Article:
COVID-19 might be able to travel on food, preliminary study results indicate

A new study exploring the potential that COVID-19 can linger on food, including frozen seafood, draws connections between recent outbreaks of the disease in China, Vietnam, and New Zealand.

The study, “Seeding of outbreaks of COVID-19 by contaminated fresh and frozen food,” was filed on preprint server BioRxiv on 17 August. BioRxiv publishes preliminary findings that have not been scrutinized by peer review.

“An explanation is required for the re-emergence of COVID-19 outbreaks in regions with apparent local eradication. Recent outbreaks have emerged in Vietnam, New Zealand, and parts of China where there had been no cases for some months. Importation of contaminated food and food packaging is a feasible source for such outbreaks and a source of clusters within existing outbreaks,” according to the study’s abstract.

In June, traces of the coronavirus were discovered on fish chopping boards in Beijing’s Xinfadi seafood market, which had become the epicenter of a new cluster of COVID-19 infections. And in July,  the General Directorate of Chinese Customs announced the blocking of three Ecuadorian shrimp companies from exporting to the country. According to reports from Chinese health authorities, samples taken from one of the internal walls of a container transporting Ecuadorian shrimp tested positive for COVID-19, as well as on the outer surface of five boxes from these companies.

In New Zealand, some of the infections in a recent outbreak were traced back to the Americold cold storage facility in Auckland, the country’s capital. And Vietnam, a country that had won praise for its aggressive measures in containing the virus, has suffered scores of infections and 10 deaths in August.

The study’s researchers, from Singapore and Ireland, said their lab work shows the novel coronavirus can endure the time and temperatures associated with transportation and storage conditions for international food trade, according to a Fox News report.

Transmission of COVID-19 on food – deemed a “non-traditional” theory of transmission – was the focus of the study. It found that at 21–23 degrees Celsius, no viable SARS-CoV-2 remained after 4 hours on copper surfaces, 24 hours on cardboard, and after three days on stainless steel and plastic surfaces.

However, studying the survival of SARS-CoV-2 on refrigerated and frozen meat and salmon over three weeks, “there was no decline in infectious virus after 21 days at 4 degrees Celsius (standard refrigeration) and minus-20 degrees Celsius (standard freezing).”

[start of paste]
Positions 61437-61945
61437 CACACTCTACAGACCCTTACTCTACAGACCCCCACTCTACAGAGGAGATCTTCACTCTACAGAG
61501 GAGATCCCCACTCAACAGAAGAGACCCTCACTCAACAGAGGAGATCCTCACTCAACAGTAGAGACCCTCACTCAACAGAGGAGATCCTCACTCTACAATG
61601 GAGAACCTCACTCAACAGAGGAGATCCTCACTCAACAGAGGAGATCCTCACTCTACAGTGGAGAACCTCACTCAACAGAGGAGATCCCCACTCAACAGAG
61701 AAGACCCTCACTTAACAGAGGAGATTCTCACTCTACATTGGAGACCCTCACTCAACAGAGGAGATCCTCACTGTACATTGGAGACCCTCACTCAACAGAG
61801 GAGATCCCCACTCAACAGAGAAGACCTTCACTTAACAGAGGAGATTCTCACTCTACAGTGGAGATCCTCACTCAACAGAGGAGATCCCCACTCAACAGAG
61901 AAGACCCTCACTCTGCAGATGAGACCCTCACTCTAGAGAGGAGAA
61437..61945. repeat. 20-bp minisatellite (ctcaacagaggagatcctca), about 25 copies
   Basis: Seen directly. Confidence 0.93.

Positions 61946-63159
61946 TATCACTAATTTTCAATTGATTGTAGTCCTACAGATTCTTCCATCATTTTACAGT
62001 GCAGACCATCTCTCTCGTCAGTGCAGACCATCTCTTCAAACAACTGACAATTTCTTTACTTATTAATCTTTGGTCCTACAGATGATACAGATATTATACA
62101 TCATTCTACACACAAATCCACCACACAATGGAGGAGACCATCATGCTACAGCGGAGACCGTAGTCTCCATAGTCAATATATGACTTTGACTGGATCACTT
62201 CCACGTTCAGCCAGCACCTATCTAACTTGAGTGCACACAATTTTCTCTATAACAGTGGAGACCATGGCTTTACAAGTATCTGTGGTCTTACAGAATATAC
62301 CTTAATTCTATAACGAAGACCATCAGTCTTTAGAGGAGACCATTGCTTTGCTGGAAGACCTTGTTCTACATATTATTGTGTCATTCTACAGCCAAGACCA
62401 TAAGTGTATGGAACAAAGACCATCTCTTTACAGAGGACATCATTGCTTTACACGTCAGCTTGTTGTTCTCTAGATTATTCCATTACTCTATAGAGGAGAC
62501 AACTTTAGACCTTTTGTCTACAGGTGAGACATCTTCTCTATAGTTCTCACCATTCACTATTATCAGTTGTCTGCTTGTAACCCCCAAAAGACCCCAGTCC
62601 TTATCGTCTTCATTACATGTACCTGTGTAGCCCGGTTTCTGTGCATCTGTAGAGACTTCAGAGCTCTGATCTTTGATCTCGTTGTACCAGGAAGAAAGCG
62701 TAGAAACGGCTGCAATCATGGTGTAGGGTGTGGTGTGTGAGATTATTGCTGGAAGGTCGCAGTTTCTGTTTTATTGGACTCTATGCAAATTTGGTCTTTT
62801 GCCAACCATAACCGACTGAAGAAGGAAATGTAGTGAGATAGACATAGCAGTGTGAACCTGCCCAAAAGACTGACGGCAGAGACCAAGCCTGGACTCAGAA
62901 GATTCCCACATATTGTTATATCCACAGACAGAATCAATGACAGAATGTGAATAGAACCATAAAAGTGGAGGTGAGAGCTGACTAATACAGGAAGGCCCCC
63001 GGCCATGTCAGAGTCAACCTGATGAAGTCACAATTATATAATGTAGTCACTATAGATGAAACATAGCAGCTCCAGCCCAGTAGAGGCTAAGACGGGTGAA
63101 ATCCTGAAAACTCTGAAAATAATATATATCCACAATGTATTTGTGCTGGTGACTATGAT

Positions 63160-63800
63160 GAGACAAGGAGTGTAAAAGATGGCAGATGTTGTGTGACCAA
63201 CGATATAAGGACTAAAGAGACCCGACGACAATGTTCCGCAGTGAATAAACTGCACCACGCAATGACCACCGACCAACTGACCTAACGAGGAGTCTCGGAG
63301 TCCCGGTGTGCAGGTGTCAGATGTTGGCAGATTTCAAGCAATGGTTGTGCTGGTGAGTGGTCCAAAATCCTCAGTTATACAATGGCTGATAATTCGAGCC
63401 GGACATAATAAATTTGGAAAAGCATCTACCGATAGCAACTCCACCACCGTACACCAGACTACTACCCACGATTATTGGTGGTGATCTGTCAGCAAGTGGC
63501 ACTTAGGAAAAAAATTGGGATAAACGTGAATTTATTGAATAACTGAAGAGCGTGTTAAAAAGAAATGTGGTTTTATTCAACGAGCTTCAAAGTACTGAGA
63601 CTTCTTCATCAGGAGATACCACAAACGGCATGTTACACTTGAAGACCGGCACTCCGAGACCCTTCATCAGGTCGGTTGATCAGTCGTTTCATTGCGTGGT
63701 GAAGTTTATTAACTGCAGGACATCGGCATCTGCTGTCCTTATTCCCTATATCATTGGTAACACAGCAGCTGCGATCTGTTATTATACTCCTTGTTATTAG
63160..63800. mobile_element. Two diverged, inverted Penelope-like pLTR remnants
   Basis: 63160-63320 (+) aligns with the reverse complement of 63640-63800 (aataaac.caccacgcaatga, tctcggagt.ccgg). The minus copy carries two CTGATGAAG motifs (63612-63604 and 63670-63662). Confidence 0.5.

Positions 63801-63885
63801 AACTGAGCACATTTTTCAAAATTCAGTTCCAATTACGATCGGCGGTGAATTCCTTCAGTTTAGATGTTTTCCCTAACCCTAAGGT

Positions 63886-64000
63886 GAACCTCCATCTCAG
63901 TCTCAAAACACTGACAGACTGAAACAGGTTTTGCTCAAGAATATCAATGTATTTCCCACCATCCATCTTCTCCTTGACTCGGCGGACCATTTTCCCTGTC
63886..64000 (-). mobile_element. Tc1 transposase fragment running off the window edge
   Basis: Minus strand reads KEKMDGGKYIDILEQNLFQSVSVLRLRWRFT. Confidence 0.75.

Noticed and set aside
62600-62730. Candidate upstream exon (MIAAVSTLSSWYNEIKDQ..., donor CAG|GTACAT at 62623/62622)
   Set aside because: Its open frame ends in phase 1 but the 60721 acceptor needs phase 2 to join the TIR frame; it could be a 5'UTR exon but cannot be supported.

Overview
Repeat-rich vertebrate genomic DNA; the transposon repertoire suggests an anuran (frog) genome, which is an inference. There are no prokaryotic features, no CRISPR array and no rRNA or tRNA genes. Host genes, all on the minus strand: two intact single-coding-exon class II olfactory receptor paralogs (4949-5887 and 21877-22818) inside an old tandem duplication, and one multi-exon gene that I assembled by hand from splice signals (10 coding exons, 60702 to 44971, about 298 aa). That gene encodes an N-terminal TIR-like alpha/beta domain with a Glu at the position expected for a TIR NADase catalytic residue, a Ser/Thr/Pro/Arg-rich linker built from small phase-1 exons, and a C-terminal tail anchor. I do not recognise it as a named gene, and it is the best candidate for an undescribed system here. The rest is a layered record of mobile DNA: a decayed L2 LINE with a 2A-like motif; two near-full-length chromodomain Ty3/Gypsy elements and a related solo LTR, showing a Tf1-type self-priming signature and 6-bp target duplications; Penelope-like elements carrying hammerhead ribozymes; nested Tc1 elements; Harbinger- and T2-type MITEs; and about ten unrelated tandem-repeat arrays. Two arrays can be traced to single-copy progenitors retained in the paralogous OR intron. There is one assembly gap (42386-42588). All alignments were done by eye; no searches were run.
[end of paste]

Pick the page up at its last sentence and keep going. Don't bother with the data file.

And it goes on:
“Our laboratory work has shown that SARS-CoV-2 can survive the time and temperatures associated with transportation and storage conditions associated with international food trade,” the study found.

The study counters a World Health Organization statement from 13 August that food or food packaging has not been linked to the transmission of COVID-19. Members of the administration of U.S. President Donald Trump and seafood trade groups in the United States and Europe have all released statements calling such a link “misinformation.”

However, the study’s authors posit that COVID-19 can potentially jump from contaminated seafood to a worker processing the product, who then can become a vector of the virus.

“We believe it is possible that contaminated imported food can transfer virus to workers as well as the environment. An infected food handler has the potential to become an index case of a new outbreak,” study authors wrote. "The international food market is massive and even a very unlikely event could be expected to occur from time to time."

The study’s authors urged more careful precautions against COVIDD-19 contamination in meat and seafood processing facilities.

“Our findings, coupled with the reports from China of SARS-CoV-2 being detected on imported frozen chicken and frozen shrimp packaging material, should alert food safety competent authorities and the food industry of a ‘new normal’ environment where this virus is posing a non-traditional food safety risk," the authors wrote.

Photo courtesy of Big Foot Productions


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